Museum Notes 8-31-2021

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I love driving by the old ruins of the Canadian High School on Kingman Avenue, now decorated with graffiti art. I try to imagine what the students were inspiring to be in a world so very different from ours today. This “Class Prophecy,” written by Helen Gerlach and found in the 1913 Canadian High School annual, gives us a glimpse of who they wanted to become.

“One bitter cold evening as I sat before the roaring fire-place, I recalled to mind the class of ’13 of which I had been a member. As I sat there staring with unseeing eyes into the flames, I wondered where they all were and what they were doing.

The flames danced and flickered and in them I saw an old man bent, and stooped with age. I thought I heard a voice say, ‘behold the successor to John Rockefeller the great oil magnate.’ I looked long and intently before I recognized our former class president, Rollin Thurman.

The logs fell apart and a shower of sparks danced up the chimney. I saw a mass of beautiful auburn hair and knew it could be no one by Ada Sparks. She was scolding two small boys for not learning the multiplication table. I knew then that she was a teacher.

I seemed to hear a great noise, and in the flames saw a large grand-stand filled with people. I had eyes but for one person and on enquiring his name, learned that it was Sudduth Haynie, the most enthusiastic baseball fan the world has ever known.

I heard a clock chime seven and starting up threw another log upon the fire.

The flames flickered up and cast a rosy glow over everything, I heard a sweet voice singing and looking around found myself in a large theater. Thousands of people were listening entranced to the beautiful singer Elsie Moore.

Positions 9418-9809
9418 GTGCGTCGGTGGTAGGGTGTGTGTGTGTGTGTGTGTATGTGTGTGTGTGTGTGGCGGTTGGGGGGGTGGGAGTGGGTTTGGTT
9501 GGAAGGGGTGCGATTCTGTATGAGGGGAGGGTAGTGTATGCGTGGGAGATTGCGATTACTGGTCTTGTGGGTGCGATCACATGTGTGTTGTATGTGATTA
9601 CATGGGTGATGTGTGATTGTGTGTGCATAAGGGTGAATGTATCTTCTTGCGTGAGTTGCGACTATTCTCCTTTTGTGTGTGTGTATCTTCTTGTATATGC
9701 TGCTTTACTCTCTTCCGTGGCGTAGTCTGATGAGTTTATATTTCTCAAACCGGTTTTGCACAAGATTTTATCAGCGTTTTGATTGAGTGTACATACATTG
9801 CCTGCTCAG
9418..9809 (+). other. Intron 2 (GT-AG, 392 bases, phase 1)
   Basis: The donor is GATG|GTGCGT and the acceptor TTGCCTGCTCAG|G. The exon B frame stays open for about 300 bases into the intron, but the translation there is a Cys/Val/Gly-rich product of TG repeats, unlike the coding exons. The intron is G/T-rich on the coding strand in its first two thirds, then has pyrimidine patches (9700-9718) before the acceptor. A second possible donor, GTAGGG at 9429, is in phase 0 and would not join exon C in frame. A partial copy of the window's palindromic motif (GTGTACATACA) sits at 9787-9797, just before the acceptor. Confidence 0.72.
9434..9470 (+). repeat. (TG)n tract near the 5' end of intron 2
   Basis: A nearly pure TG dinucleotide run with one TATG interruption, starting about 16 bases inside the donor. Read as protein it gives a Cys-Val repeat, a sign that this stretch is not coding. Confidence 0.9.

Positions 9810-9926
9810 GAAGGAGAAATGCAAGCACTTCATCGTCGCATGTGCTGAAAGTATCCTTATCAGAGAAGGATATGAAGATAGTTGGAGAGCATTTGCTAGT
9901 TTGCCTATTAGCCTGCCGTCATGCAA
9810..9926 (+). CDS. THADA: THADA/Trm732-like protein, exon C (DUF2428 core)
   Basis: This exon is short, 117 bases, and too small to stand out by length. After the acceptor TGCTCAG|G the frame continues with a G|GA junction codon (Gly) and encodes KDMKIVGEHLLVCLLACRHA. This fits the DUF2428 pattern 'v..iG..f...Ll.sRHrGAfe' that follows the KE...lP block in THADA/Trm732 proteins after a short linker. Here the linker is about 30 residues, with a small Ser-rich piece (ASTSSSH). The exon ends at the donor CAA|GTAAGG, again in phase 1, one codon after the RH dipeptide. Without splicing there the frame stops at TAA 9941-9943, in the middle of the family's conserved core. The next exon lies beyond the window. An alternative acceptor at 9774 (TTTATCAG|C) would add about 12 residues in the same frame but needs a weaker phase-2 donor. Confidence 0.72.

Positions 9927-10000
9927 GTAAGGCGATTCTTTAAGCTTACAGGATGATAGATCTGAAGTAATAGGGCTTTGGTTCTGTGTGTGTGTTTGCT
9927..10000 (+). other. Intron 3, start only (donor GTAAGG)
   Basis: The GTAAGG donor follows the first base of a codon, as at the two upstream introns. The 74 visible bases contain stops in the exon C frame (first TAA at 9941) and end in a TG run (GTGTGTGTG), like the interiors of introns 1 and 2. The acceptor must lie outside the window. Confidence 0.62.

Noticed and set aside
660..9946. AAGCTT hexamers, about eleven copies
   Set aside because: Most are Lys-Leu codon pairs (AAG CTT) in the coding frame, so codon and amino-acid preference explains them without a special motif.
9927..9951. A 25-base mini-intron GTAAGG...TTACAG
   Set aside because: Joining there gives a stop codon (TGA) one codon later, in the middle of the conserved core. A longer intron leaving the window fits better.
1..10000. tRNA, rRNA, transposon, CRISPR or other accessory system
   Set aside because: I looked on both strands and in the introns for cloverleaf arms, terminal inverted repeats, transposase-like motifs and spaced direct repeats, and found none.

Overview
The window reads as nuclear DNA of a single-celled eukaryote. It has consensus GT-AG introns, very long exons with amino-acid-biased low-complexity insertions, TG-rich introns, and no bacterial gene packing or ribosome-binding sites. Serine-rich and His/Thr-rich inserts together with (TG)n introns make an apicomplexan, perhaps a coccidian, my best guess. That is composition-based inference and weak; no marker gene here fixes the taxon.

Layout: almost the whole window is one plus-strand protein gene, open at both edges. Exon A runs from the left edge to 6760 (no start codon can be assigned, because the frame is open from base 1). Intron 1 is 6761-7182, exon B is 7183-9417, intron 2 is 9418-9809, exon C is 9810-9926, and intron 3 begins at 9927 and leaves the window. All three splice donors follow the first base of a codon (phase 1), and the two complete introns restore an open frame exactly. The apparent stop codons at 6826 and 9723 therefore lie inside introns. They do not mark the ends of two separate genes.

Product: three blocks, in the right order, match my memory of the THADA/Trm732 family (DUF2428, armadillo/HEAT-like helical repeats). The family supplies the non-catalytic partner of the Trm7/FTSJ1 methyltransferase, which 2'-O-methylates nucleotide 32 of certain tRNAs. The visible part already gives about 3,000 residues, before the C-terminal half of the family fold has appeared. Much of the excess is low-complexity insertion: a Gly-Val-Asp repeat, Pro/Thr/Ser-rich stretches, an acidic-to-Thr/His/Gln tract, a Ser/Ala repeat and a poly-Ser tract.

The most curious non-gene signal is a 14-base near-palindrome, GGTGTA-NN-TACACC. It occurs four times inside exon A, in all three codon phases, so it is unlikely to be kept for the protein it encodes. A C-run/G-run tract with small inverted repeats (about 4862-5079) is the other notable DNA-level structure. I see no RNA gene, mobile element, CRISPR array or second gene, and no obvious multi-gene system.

The flames turned blue, then yellow and I saw a strange animal approaching. Looking intently at it I saw that it was a camel, and calmly riding it – Fleda Shaller. Her wish at last had come true and she was in Egypt.

I had scarcely ceased laughing at the ridiculous figure when I beheld an entirely different scene. A scholarly looking gentleman feeding some hens! Imagine my surprise when I saw that Marion Foote had become a farmer.

This peaceful scene was disturbed by a clatter of hoofs and I saw Willard Fryar, the champion girl Rough Rider, deftly lasso and brand a steer.

The fire was dying down and in the flames I saw a white robed figure. I noticed a red cross on her sleeve, and when she turned I knew that at last Vivian Allen had become a ‘Red Cross’ nurse.

Strains of heavenly music came to my ears, and I saw a man seated at a piano. Long hair fell over his face, and not until he turned around did I recognize Wesley Parsell, the famous musician.

Suddenly everything became dazzling bright. I seemed to be looking into the arena of a circus. I heard people talking about the wonderful acrobat. I turned to look for him, and imagine my surprise when I saw John Humphrey turning handsprings in the air.

Standing just outside the arena was a gentleman who seemed to be greatly concerned about John. I enquired who this gentlemen was, and found him to be Oscar Studer, M.D.

But fires do not last forever, and mine went out leaving me longing for the happy school days of the past.”

The Graduating Class of 1913


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